Tip #6: Monitor Your Blood Pressure

If you have high blood pressure or cholesterol, it makes sense to keep an eye on it this time of year. Check your blood pressure in the morning about 30 minutes after you’ve woken up, but before breakfast. If it’s looking a little higher than normal, it may be worthwhile to delay any big projects you have for the day—like decorating or snow shoveling. You can check it again later in the day—in fact, looking two or three times per day during the winter is recommended—and call a family member if needed.

Remember to relax for about 20 minutes prior to a blood pressure reading. And if you’re performing some outdoor work and feel your heart beating a little too quickly, take a rest.

Tip #7: Stick with Your Exercise Program

The weather can make it enticing to stay inside on the sofa, but aiming for some exercise every day can help keep your heart healthy. Even if you can’t get out for a run, take a walk or head over to the gym or community center to do some exercise. Again, shoveling the driveway counts, too! And if you do want to go out for a walk or jog, make sure you’ve got the right attire to keep you warm, visible, and sure-footed.

Exercises for Winter Heart Health Protection

#1. Aerobic Exercise

Aerobic exercise can help keep your heart healthy in the winter, and you don’t really need to do much at all. Try to go for a walk (or brisk walking, if you like) at least once per day, totaling about 20 to 30 minutes. You can break these up into shorter walks as well!

You can also go to your local gym or community center to participate in swimming classes, spinning (cycling) classes, or any other form of activity that encourages heart health. If you enjoy running in the winter, I’d advise doing it on a treadmill to avoid the extra risk of slippery surfaces and darkness. If you do choose to run outdoors, make sure you’ve got the proper equipment to supply traction, warmth, and visibility.

And if you’re feeling up to it, helping your neighbor with their driveway is good aerobic exercise, too!

#2. Resistance Exercise

Weight training can also promote long-term heart health while making you stronger to handle the additional weight supplied by winter snow. Weight training can also promote a faster metabolism, stress relief, and work to keep weight in check—all important components for a healthy heart.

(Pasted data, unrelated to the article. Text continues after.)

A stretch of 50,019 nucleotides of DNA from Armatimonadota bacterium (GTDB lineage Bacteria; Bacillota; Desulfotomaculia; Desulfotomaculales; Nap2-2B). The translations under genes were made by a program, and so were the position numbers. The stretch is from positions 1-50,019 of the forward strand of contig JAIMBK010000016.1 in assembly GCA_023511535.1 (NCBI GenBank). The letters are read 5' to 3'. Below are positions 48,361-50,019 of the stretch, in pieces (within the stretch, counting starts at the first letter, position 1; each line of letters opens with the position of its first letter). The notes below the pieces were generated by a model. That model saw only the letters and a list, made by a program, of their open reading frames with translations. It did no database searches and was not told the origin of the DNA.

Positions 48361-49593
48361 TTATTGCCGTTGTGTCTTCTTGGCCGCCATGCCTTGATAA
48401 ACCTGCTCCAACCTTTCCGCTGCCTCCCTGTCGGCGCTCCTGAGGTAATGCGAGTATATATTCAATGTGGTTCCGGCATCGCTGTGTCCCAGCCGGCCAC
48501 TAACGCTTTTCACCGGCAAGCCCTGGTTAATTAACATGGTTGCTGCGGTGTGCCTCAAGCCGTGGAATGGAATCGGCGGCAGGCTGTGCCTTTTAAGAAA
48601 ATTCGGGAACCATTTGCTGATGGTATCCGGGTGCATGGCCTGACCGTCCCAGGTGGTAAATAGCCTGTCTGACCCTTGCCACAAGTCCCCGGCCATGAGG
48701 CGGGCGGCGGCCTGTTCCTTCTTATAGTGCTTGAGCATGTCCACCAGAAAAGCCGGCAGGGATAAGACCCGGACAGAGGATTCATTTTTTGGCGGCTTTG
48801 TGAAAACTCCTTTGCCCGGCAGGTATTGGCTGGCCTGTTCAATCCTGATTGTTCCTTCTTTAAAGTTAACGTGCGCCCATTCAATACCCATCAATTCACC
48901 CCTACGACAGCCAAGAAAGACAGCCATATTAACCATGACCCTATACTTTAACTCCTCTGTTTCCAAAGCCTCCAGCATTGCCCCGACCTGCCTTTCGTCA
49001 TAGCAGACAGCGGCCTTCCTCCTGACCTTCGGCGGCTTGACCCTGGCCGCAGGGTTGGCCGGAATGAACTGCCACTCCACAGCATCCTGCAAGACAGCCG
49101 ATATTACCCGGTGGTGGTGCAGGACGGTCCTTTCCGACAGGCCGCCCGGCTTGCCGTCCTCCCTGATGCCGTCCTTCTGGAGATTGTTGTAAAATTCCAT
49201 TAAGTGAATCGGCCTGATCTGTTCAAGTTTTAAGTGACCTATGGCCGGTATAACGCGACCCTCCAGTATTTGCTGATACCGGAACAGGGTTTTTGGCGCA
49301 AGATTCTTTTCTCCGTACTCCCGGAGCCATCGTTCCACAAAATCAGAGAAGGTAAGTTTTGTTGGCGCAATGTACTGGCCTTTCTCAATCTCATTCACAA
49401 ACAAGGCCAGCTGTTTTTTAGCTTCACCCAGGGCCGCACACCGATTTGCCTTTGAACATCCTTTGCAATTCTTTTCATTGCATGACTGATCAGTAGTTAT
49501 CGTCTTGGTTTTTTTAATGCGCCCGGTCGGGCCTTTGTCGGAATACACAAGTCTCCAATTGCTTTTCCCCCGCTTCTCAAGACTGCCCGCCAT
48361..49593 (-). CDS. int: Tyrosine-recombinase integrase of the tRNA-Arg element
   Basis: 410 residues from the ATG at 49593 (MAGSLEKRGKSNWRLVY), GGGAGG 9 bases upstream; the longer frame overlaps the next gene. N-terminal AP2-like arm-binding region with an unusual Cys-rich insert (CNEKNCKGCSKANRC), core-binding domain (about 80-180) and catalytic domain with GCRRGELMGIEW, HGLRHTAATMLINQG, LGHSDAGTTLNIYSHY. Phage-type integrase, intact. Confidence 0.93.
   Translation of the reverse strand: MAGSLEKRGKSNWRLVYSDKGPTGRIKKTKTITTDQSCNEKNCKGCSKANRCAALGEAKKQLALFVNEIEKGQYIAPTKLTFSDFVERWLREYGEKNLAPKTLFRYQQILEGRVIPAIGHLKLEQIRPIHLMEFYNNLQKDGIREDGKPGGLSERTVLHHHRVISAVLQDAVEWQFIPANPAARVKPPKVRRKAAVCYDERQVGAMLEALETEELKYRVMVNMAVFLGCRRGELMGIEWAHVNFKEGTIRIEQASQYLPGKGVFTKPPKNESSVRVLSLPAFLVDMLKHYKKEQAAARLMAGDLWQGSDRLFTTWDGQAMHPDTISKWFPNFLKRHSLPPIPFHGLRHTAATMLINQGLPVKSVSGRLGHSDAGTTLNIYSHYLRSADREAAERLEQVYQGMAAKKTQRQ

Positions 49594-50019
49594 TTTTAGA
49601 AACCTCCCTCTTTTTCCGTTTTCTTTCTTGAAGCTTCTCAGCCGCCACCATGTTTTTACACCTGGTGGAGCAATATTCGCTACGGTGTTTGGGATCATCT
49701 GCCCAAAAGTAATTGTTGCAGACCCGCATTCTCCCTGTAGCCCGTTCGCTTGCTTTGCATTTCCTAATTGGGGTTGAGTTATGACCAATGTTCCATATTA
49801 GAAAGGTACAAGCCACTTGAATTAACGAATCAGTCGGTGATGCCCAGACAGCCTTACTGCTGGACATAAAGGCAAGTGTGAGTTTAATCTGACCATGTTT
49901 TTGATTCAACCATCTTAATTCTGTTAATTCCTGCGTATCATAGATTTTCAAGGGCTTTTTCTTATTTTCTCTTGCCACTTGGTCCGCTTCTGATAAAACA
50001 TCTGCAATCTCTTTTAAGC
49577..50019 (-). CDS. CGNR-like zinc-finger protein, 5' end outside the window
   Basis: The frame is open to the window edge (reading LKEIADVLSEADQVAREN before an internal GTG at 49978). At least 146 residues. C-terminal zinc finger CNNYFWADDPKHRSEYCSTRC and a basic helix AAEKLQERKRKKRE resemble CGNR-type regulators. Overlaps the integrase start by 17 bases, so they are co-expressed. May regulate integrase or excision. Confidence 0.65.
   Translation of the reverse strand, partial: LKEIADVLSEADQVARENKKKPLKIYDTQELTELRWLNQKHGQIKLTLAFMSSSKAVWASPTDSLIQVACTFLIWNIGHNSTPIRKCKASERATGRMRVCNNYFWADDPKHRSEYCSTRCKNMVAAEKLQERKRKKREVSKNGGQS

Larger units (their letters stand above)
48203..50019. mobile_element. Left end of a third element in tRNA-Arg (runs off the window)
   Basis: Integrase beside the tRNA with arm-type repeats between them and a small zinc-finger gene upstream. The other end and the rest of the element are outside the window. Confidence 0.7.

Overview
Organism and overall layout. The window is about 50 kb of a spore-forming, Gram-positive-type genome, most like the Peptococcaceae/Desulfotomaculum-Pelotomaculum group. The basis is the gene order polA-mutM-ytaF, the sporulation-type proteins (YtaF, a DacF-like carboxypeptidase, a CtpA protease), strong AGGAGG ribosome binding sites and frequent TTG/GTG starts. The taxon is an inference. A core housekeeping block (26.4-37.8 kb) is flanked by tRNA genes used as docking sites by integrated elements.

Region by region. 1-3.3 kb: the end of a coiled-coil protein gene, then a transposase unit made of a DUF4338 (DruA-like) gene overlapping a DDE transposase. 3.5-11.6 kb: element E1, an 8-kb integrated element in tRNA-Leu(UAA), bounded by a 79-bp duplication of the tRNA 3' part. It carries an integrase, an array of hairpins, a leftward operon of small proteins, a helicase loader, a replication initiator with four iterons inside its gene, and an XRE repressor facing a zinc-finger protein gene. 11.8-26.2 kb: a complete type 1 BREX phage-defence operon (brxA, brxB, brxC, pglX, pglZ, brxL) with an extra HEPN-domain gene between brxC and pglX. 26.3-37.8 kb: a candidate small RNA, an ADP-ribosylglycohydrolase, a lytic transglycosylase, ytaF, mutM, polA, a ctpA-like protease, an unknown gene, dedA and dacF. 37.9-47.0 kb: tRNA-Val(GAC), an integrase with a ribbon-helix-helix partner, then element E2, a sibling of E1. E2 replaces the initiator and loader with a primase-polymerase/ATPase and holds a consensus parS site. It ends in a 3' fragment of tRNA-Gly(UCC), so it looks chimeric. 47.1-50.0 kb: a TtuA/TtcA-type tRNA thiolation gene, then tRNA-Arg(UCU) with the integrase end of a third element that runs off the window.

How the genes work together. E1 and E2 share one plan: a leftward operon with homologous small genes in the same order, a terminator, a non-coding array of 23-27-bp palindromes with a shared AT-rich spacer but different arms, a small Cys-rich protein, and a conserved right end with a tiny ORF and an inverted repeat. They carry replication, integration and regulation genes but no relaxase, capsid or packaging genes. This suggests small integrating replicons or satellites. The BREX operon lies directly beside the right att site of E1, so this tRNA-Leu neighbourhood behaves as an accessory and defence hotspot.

#3: Tai Chi

The gentle exercise form called tai chi, where participants move through a range of movements promoting focus, breathing, relaxation, strength, and mobility, can also aid heart health. Studies have shown that practicing this form ancient Chinese exercise can improve cardiovascular conditions including heart failure, high blood pressure, and coronary artery disease. You will likely find tai-chi classes at your local community center.

Stay Aware of Heart Health Challenges in Winter

Cold temperatures can lead to some serious health challenges—but being aware of them is the best form of prevention. You can maintain your heart health this winter by being patient and not overexerting yourself. Although you may want to power through the driveway, it might not be the best idea quite yet. Thankfully, by monitoring your heart rate and doing activities like aerobic exercise and weight training, you’ll build better endurance that will make the shoveling much easier as the weeks pass.

In the meantime, stay warm, layer up, and listen closely to your body this season.

Article Sources (+)

“Cold Weather and Cardiovascular Disease” American Heart Association, July 31, 2015; https://www.heart.org/en/health-topics/consumer-healthcare/cold-weather-and-cardiovascular-disease, last accessed December 10, 2018.
“Tai chi: A gentle exercise that may help heal your heart” Harvard medical School, August 2015; https://www.health.harvard.edu/exercise-and-fitness/tai-chi-a-gentle-exercise-that-may-help-heal-your-heart, last accessed December 10, 2018.